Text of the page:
Up at 6.30am, quick milky coffee, left early, crossed the long suspension bridge over the river Rapti, a cool blustery wind surprisingly chilly when I was stopped at the checkpoint on the eastern side.
Tigers on the Road
“You can’t cycle for the next 15kms,” he said, “not alone, too dangerous.” On asking why, thinking some kind of local insurgency, he said, “tigers, too many walking across the road. There are 125 in the area, no two wheeled vehicles allowed.”
Today was my birthday and I didn’t want to be eaten by a tiger.
The weather was predicted to be cooler but since the soaring temperatures of the Middle East, India had also been warm but near the Himalayas in late November it now feels cold and I have only my cycling jersey and a thin Yamaha long sleeved tee-shirt. What started as an early start to cover 193kms is beginning not to happen.
Small motorbikes arrived, grouping together with several cars to form a small convoy and then allowed to go but I was held back. The tigers were commonly seen crossing the road and there have been attacks and my newly stronger legs would be a juicy morsel for a hungry carnivore but the delay was eating into my schedule. It’s odd how such an inconsequential consideration comes to mind when confronted by the possibility of being torn apart, maybe being eaten and still alive. Hard to imagine but flooded with a cascade of adrenaline it’s likely that would protect me from the pain.
More Tiger Signs than Tigers
Every short while and at key river crossings, bridges, border posts there are prayer shrines. Tiled on the inside with a four armed statue of Vishnu with a heavily painted face and an appearance of indeterminate gender. To one side was a speaker wired to a car battery. maybe it was a public display of affectation or a more crystal-clear way of messaging the gods, I thought it would resonate across the valley and with more presence than the human voice. Outside and hanging on a small wooden trellace painted in the Nepalese colours of yellow and blue, a bell moved gentle in the breeze. Passengers of small mini buses would step out and ring it once then touch their chests in the way a Christian might make the sign of the cross.
I’d been seated for an hour and it was likely I might ride into the night so it was fortunate I had charged up my front light.
There were small mountains everywhere on the near horizon, forested with bare scree where water had eroded the surface or it was too steep for anything to anchor a foothold. The smog of Delhi had reduced all colour to light brick brown layered with a hint of charcoal from carbon particulate. Haze extinguishes colour and only beyond the northern environment of Utter Pradesh did any blue pierce through. By Nepal blue sky was more of a permanent fixture.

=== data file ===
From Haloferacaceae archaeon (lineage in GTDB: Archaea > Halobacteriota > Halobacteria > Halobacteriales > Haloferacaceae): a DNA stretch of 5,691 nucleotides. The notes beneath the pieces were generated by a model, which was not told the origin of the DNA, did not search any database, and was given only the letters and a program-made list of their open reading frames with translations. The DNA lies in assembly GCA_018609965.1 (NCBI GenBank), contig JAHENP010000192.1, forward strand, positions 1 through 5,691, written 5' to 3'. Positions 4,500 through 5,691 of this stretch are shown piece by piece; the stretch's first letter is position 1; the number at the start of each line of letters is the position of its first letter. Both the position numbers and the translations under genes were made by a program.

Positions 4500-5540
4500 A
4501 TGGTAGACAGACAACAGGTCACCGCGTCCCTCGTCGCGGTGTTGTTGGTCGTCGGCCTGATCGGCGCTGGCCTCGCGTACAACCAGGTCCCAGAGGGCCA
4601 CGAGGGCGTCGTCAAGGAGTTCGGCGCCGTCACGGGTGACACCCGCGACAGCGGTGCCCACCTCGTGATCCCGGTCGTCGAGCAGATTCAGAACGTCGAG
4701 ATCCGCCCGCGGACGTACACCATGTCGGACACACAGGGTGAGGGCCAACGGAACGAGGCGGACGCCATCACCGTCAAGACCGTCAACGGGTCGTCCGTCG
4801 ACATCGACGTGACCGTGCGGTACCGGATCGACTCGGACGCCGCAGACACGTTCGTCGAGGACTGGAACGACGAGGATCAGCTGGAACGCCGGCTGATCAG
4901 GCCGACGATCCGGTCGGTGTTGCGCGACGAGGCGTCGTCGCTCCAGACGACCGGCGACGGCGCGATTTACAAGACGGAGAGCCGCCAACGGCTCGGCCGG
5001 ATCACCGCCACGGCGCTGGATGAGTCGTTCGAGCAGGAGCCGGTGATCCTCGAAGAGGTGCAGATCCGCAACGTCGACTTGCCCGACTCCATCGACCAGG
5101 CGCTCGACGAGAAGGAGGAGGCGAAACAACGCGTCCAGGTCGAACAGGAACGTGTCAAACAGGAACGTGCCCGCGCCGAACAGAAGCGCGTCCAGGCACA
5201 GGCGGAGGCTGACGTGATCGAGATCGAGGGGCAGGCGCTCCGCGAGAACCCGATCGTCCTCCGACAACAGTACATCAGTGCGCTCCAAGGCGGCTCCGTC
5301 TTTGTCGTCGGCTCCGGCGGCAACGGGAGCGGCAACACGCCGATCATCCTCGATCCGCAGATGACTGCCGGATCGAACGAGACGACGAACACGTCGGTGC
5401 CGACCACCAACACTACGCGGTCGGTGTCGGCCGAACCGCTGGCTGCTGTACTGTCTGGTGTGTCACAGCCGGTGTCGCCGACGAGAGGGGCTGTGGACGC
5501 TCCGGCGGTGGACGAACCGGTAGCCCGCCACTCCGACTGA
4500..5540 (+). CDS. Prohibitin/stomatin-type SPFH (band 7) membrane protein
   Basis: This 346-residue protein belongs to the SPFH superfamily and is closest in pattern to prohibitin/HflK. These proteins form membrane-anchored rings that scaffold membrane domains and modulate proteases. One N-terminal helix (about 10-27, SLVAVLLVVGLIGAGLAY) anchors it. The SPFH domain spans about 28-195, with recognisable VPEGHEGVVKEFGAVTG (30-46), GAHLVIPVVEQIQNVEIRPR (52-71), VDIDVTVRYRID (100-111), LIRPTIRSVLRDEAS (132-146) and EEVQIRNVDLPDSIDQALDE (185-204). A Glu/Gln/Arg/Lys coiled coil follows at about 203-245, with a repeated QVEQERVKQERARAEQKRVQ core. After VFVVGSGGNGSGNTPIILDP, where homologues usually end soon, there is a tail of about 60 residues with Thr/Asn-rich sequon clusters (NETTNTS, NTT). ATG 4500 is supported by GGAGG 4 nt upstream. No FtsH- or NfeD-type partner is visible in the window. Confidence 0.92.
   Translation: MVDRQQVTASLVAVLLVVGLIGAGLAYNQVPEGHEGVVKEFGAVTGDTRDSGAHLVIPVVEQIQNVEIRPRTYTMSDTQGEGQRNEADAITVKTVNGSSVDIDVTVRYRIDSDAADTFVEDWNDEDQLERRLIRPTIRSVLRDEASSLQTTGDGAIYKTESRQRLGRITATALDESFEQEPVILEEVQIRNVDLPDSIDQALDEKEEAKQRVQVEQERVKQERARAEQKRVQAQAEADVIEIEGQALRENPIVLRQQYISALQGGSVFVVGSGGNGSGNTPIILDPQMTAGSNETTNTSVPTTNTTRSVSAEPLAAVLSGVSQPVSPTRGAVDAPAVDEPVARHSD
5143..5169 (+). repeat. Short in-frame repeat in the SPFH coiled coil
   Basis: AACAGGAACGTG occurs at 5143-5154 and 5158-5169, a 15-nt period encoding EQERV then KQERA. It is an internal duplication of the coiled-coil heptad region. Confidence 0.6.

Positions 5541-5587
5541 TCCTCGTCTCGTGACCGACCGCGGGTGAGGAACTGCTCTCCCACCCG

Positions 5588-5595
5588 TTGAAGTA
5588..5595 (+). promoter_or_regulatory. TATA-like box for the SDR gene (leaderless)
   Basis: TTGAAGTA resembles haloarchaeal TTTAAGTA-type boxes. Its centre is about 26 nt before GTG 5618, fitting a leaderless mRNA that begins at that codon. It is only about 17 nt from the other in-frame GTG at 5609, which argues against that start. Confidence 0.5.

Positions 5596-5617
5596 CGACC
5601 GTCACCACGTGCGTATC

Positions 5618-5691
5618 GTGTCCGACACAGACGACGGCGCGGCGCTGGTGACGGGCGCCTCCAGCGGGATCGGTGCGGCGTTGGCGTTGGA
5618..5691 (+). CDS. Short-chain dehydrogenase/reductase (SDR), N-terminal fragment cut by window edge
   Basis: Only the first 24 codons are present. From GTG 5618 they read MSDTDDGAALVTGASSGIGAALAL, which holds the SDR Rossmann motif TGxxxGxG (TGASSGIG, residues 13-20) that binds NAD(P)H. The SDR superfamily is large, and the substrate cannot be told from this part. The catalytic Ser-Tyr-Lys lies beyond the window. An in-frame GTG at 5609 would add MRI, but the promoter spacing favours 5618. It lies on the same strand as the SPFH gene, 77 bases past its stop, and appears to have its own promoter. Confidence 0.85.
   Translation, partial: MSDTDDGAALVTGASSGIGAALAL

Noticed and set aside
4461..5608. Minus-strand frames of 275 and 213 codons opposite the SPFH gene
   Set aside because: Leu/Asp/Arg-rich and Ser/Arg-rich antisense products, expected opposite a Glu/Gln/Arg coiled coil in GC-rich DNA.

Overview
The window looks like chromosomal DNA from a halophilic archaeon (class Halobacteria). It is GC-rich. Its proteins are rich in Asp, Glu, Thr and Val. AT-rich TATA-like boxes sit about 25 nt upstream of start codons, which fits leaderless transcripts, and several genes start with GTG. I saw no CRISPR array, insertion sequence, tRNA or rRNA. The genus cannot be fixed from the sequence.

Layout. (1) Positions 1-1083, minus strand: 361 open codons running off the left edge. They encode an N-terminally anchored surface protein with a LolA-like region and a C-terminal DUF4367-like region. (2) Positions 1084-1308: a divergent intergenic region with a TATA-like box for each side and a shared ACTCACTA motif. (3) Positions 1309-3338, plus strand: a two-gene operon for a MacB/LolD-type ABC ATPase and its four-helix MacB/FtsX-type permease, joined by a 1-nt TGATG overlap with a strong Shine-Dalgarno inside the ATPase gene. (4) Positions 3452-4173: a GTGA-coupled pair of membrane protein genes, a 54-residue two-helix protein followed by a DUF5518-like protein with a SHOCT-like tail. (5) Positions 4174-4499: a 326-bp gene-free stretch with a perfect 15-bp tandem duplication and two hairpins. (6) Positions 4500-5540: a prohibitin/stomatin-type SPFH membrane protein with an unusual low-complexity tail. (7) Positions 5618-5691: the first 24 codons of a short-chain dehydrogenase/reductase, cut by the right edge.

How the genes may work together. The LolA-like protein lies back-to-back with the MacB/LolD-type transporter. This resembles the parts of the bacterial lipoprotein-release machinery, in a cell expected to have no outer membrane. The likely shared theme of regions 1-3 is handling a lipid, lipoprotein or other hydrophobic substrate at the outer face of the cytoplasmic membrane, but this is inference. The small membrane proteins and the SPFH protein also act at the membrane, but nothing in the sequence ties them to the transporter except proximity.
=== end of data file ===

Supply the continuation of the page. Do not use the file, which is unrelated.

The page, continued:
Portrait of a Bicycle
I don't always talk about the bicycle because functionally it's so perfect it hums in the background like a great tune which you only notice when it stops. It's how I like it. This journey will prove that the Wabash RT is without any doubt the best engineered electric bicycle in the world. I know I'm sponsored by Yamaha to say this, but it's the bicycle doing the talking.
Beyond the sensation of the tiger park small hamlets remained steadfast to their worlds. At one scattering of corrugated sheds I noticed a girl cooking skewers of meat over her small wood fanned fire. A second girl carried a handful of broken charcoal from a hessian bag to feed the cooking process whilst the other made me black tea. Next door the men were playing a board game. I sat on a plastic chair by a Formica topped table and the standard of hygiene was basic but not an inch of surface could be considered clean. I wanted to see Nepal at its simplest, where further into my day I could analyse if it was poverty, a juxtaposition of have and have not or just something else that didn’t make sense.
I rode all day and some of it is boring. I have met 3 cyclists since leaving home and only one of them was alone. On the road you have few conversations that discuss more than the amount of sugar you have in your tea. Except for the insect / snail hunters of Nepal - must research but here they are.
Scene from Where I Stopped
I think the ladies are searching for a snail-like creature which is edible. They were having a lot of fun doing this, well, most of the ladies were laughing. Simple and fascinating pleasure to observe.
At Kohalpur Chowk, a big city for these parts I stopped for an omelette. My stomach can not take anymore spicy food. Nor can my bottom. The lady who served me said, "it has given me great happiness that you came into my cafe to eat here."
Agaiya village near the Rapti river where I enjoyed my birthday meal. £5 room, cold shower, dry myself under the ceiling fan, again. Free bed bugs. Nice food. Lovely people. It's been a great birthday.
Once again, time for bed. Ride, film, edit, blog, sleep. Repeat
Map of the Day